• #74362 Reply
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      Tim

      To Perry, I am following your lead, I will become a member of NARSOL. I am now asking others to join in and lets take a stand. We all want change and we all say we’d do something if we only could
      Well, heres the chance to put it in the works. Donate, its a cause that any registered citizen knows will take a lot of money to pay laywers to get this done. I don’t know if the board is permitted to show their books to let people see where their donations are being used but its an idea to ease the doubters. ( I was a doubter and stopped my donations sometime ago.) I’m back and Perry you inspired me to re-join. Thank you. To NARSOL, Thank you for all you do for us.

    • #74427 Reply
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      Paul

      I would like to address all of the various people who are on the registry and who may or may not be sex offender treatment. I myself have gone through treatment and I want to tell you although we have done our crime and are in treatment for it don’t feel like you don’t have any rights. You all have more rights than what the the prosecution side realize. You can Legally hold your Treatment Councilor for serious violations of their Legal, Moral Obligations to their Client by keeping a watch on their Behavior. The Code of Ethics is a incredible powerful tools that is available for you to use. If sex offenders are going to be held accountable for their actions than it’s only fair to be able to hold them accountable for their actions . This includes PhD and LCSW. I encourage everyone to read the Code of Ethics from ATSA, AMHCA and NASW. You will be blown away as I was reading it and how it applied to me to the T. Just be warned that there’s a time limit of 1 year to be able to file a claim. The tides are changing little by little in our favor. You all are not monsters but Human beings. Believe in your self and stand up for your Rights.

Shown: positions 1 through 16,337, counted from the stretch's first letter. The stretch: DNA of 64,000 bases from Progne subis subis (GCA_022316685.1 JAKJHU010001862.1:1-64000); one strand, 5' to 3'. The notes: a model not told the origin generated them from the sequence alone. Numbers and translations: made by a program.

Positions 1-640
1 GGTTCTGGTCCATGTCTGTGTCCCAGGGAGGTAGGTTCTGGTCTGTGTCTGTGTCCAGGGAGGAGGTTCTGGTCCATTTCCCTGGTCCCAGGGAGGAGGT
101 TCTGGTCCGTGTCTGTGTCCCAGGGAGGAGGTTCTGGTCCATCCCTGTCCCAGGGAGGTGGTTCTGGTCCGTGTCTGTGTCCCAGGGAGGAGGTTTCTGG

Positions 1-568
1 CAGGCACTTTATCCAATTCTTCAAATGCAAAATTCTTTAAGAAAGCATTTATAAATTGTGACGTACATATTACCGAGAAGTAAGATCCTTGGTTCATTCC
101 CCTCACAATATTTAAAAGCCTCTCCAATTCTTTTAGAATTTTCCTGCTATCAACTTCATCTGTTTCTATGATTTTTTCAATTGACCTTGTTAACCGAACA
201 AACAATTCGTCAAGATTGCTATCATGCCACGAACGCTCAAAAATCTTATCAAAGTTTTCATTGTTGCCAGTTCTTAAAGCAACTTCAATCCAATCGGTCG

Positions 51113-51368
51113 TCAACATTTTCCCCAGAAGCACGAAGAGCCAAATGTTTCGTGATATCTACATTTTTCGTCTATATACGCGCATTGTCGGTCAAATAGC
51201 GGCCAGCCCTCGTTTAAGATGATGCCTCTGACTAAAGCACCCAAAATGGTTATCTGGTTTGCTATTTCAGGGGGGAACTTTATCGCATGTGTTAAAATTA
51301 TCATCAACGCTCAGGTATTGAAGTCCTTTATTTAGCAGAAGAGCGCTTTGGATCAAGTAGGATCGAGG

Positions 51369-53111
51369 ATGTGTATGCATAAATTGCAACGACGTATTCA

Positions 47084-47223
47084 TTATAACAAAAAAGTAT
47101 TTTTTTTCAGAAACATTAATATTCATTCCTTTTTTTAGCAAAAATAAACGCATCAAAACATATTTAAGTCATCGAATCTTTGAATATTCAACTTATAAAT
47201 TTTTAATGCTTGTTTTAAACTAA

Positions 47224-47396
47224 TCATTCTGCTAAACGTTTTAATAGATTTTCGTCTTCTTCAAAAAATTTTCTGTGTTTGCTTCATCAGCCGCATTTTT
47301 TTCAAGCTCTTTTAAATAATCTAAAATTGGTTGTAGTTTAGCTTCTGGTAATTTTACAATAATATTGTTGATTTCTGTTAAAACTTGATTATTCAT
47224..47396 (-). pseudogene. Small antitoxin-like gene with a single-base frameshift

• #74506 Reply
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      WC_TN

      The catch is you have to reach an audience that WANTS to be educated. I’m afraid reports like this, while excellent and truthful, fall on deaf ears and are filtered by eyes and hearts filled with hate and animosity.

    • #74545 Reply
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      erik bones

      I think you this is important to be told also, my advice you guys might need to post more videos to be brutally honest.

    • #74543 Reply
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      Kevin W